Wyden Joins Merkley and Schumer to Introduce Legislation To Stop Cruel And Neglectful Treatment Of Children At Border
Washington, D.C. – U.S. Sen. Ron Wyden, D-Ore., today joined U.S. Sens. Jeff Merkley, D-Ore., Charles E. Schumer, D-N.Y., and Senate Democrats to introduce the Stop Cruelty to Migrant Children Act.
This new legislation, supported by more than three dozen Senators, would put an end to the Trump administration’s cruel and neglectful treatment of children at the U.S.-Mexico border and reform how children fleeing persecution are treated between the moment at which they arrive at our borders to claim asylum and the ultimate resolution of their asylum case.
“Donald Trump has shown over and over that he can’t be trusted to protect and provide for the basic human needs of migrants – especially children – many who are fleeing to the United States for safety,” said Wyden. “The brutal treatment of kids and families at the southern border must end. This legislation puts the guardrails in place needed to hold this monstrous administration accountable and ensure the safety and well-being of kids.”
The Stop Cruelty to Migrant Children Act would create clear, non-negotiable standards for the treatment of children in America’s care, including:
- Ending family separations except when authorized by a state court or child welfare agency, or when Customs and Border Protection and an independent child welfare specialist agree that a child is a trafficking victim, is not the child of an accompanying adult, or is in danger of abuse or neglect.
- Setting minimum health and safety standards for children and families in Border Patrol Stations.
- The bill requires access to hygiene products including toothbrushes, diapers, soap and showers, regular nutritious meals, and a prompt medical assessment by trained medical providers.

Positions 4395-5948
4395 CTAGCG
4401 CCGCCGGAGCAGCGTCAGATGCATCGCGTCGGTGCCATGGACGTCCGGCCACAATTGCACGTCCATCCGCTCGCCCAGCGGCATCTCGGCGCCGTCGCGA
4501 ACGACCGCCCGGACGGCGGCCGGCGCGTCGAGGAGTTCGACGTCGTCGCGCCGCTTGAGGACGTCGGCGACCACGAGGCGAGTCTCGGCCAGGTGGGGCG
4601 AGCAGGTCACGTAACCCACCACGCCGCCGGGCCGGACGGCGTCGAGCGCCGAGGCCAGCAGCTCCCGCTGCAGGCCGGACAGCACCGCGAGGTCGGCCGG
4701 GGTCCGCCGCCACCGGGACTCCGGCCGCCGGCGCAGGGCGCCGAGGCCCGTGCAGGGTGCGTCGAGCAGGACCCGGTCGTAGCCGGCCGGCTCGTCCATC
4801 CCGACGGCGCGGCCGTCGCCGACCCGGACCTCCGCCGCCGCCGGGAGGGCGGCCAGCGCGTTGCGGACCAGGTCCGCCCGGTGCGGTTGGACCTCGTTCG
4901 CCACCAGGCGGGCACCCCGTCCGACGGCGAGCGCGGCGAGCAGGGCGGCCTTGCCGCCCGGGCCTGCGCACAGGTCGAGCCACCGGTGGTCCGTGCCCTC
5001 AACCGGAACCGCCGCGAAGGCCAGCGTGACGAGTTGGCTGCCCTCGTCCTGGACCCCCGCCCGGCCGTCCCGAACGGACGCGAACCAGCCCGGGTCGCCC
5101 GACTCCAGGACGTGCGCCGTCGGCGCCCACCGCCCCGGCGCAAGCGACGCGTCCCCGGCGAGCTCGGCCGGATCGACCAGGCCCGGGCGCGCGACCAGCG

- Requiring children receive three meals a day that meet USDA nutrition standards.
- Ending for-profit contractors from operating new Office of Refugee Resettlement (ORR) standard shelters or influx facilities.
- The bill ensures that temporary influx facilities are state-licensed, meet Flores standards, and are not used to house children indefinitely.
- Expanding alternatives to detention and the successful Family Case Management Program.
- Removing roadblocks to placing unaccompanied children with sponsors by lowering case manager caseloads, mandating lower staffing ratios, and ending the information sharing agreement between ORR and Immigration and Customs Enforcement (ICE).
- These provisions would ensure that children are moved out of detention centers and into community-based settings—usually, sponsored by family members—as soon as possible.
- Ensuring unaccompanied children have access to legal counsel and continue to be placed in a non-adversarial setting for their initial asylum case review.
Additionally, the legislation would provide resources to non-profit centers that are helping to provide humanitarian assistance, and improve public oversight of the conditions children are being held in by allowing members of Congress and their staff, along with credentialed press (without cameras), to visit any facility with 24 hours notice.
In addition to Wyden, Merkley, Schumer, Patty Murray, D-Wash., Dianne Feinstein, D-Calif., Dick Durbin, D-Ill., Mazie Hirono, D-Hawaii, and Bob Menendez, D-N.J., the legislation is supported by Sens. Chris Coons, D-Del., Tom Carper, D-Del., Amy Klobuchar, D-Minn., Patrick Leahy, D-Vt., Maria Cantwell, D-Wash., Jack Reed, D-R.I., Michael Bennet, D-Colo., Tammy Baldwin, D-Wisc., Bernie Sanders, I-Vt., Chris Van Hollen, D-Md., Elizabeth Warren, D-Mass., Ben Cardin, D-Md., ), Brian Schatz, D-Hawaii, Catherine Cortez Masto, D-Nev., Sheldon Whitehouse, D-R.I., Jacky Rosen, D-Nev., Richard Blumenthal, D-Conn., Edward J. Markey, D-Mass., Kirsten Gillibrand, D-N.Y., Mark Warner, D-Va., Tim Kaine, D-Va., Kamala D. Harris, D-Calif., Chris Murphy, D-Conn., Tammy Duckworth, D-Ill., Maggie Hassan, D-N.H., Tina Smith, D-Minn., Jeanne Shaheen, D-N.H., Cory Booker, D-N.J., Bob Casey, D-Pa., Angus King, I-Maine, Debbie Stabenow, D-Mich., and Sherrod Brown, D-Ohio.
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